Remittances sent home by Mexicans working abroad fell 2.25% in November compared to the same month of 2018, the first annual decrease in more than three years.
Bank of México data shows that total remittances in the penultimate month of the year were US $2.89 billion whereas overseas workers – most of whom are in the United States – sent US $2.96 billion home in November 2018.
The average single remittance in November 2019 was US $328, down 4% from US $342 a year earlier.
The annual decline was the first since March 2016, when remittances fell 2.8%. The month over month decline between October and November was 7.2%.
Experts who spoke with the newspaper El Financiero said that a slowdown in the industrial sector in the United States, economic uncertainty in that country and the strength of the Mexican peso in the last months of 2019 were the main reasons why remittances decreased in November.
“The majority of remittances come from compatriots who are employed in the industrial sector, construction for example,” said Ángel Huerta, an analyst at the financial group Ve por Más.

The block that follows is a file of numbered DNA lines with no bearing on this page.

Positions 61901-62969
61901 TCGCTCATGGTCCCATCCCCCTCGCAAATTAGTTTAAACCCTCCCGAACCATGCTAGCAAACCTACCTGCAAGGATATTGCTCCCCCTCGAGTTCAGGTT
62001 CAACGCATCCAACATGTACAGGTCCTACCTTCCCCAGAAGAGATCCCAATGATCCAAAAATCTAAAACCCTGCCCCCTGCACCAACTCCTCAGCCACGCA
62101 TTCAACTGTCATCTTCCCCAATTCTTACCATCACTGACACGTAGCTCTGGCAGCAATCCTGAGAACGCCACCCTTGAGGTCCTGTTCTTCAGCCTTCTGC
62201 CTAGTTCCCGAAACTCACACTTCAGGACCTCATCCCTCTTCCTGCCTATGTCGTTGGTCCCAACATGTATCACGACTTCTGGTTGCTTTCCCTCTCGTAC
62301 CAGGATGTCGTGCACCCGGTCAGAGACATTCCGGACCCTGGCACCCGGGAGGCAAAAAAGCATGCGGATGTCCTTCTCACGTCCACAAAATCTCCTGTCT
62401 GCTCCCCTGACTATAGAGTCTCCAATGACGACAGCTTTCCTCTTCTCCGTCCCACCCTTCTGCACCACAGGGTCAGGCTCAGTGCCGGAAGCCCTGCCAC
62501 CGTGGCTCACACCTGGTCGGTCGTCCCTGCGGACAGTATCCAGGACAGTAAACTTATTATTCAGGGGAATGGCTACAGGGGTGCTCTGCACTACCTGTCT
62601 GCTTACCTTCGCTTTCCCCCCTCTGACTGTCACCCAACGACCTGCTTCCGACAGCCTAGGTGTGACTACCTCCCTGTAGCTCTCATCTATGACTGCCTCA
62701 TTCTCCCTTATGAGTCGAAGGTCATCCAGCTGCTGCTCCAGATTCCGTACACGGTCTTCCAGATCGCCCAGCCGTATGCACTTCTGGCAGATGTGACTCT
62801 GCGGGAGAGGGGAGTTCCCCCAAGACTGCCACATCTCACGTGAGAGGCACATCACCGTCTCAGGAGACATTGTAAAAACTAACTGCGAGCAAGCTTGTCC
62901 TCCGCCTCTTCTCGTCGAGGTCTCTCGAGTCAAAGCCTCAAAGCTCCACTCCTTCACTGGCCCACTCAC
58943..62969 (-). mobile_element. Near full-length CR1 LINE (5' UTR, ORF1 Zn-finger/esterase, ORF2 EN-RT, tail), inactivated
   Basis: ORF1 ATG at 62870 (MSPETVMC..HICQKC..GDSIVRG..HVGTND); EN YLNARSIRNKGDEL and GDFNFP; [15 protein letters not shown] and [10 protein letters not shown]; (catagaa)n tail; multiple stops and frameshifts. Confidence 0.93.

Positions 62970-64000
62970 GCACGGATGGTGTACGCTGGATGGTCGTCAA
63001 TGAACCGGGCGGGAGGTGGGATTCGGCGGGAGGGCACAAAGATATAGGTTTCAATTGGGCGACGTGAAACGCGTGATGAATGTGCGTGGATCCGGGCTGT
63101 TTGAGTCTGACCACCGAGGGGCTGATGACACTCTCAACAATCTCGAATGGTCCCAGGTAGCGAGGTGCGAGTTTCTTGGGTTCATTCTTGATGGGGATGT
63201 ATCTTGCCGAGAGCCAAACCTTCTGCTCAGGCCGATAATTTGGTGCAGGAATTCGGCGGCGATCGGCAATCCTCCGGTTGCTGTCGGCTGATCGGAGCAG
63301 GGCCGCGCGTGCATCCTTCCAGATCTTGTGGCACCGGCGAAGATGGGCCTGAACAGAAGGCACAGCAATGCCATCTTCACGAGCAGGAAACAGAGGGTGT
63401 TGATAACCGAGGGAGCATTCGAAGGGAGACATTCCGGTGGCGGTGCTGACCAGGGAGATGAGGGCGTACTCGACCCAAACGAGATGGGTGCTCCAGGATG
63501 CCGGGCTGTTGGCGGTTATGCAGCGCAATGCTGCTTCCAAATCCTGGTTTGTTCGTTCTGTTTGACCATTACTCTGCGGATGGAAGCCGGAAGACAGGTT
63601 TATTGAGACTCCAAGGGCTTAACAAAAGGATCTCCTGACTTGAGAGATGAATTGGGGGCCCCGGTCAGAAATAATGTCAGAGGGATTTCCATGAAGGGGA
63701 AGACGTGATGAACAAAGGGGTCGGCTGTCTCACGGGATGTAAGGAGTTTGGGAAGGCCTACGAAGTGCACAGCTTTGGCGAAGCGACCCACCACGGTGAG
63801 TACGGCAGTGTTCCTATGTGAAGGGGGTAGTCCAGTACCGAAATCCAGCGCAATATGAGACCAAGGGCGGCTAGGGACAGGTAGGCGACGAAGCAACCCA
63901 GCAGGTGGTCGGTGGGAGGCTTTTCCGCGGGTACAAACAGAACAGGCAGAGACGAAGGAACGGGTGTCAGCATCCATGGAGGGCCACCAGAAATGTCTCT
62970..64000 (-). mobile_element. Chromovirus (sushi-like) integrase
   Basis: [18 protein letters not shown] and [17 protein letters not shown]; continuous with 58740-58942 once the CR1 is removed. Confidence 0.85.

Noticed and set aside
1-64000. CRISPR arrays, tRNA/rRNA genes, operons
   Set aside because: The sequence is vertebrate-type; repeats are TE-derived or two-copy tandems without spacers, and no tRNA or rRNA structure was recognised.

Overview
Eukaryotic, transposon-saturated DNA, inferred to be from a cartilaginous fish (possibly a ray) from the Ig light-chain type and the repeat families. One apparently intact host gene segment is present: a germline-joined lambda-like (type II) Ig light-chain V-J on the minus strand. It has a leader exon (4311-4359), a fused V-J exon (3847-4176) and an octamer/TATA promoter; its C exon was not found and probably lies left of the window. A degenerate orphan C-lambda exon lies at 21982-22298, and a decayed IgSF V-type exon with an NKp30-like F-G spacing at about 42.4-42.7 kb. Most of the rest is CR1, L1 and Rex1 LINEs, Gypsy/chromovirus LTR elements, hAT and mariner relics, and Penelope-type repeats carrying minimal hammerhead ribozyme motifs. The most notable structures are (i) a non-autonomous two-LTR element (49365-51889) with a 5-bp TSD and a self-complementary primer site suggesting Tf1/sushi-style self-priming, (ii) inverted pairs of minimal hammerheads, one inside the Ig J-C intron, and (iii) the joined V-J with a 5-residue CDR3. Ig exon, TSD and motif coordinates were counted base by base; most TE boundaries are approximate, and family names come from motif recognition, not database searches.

“What has been seen in recent months is that industry in the United States has been slowing down more than the rest of the economy, which becomes a risk for the sending of money to Mexico.”
Janneth Quiroz, deputy director of economic analysis at the Monex financial group, said the 40-day General Motors strike, which ended in late October, and the strength of the peso were factors in November’s decline.
Alberto Ramos, chief Latin America economist at Goldman Sachs in New York, said that “remittances slowed down more than expected in November due to the 5% appreciation of the peso against the dollar since November 2018.”
He added that the annual decline in remittances when converted to pesos was 6.9%.
Despite the fall recorded in November, remittances sent to Mexico in the first 11 months of the year were the highest ever recorded by the central bank.
Mexicans working abroad sent a total of US $32.96 billion home between January and November, a 7.43% increase compared to the same period of 2018, a year in which remittances hit a record high. Annual remittances have increased every year since 2013, statistics show.
Remittances will likely pick up in early 2020, according to a report by Monex, which said that it’s probable that money transfers will recover due to the normalization of automotive production in the United States and positive construction figures seen in recent weeks.
Ramos of Goldman Sachs said he expected remittances to “stabilize to a moderately positive level in coming months,” adding that the record transfers in 2019 helped Mexico’s current account and had a positive impact on private consumption, particularly that of low-income families “who have a high propensity for consumption” and receive the lion’s share of the money.
Source: El Financiero (sp)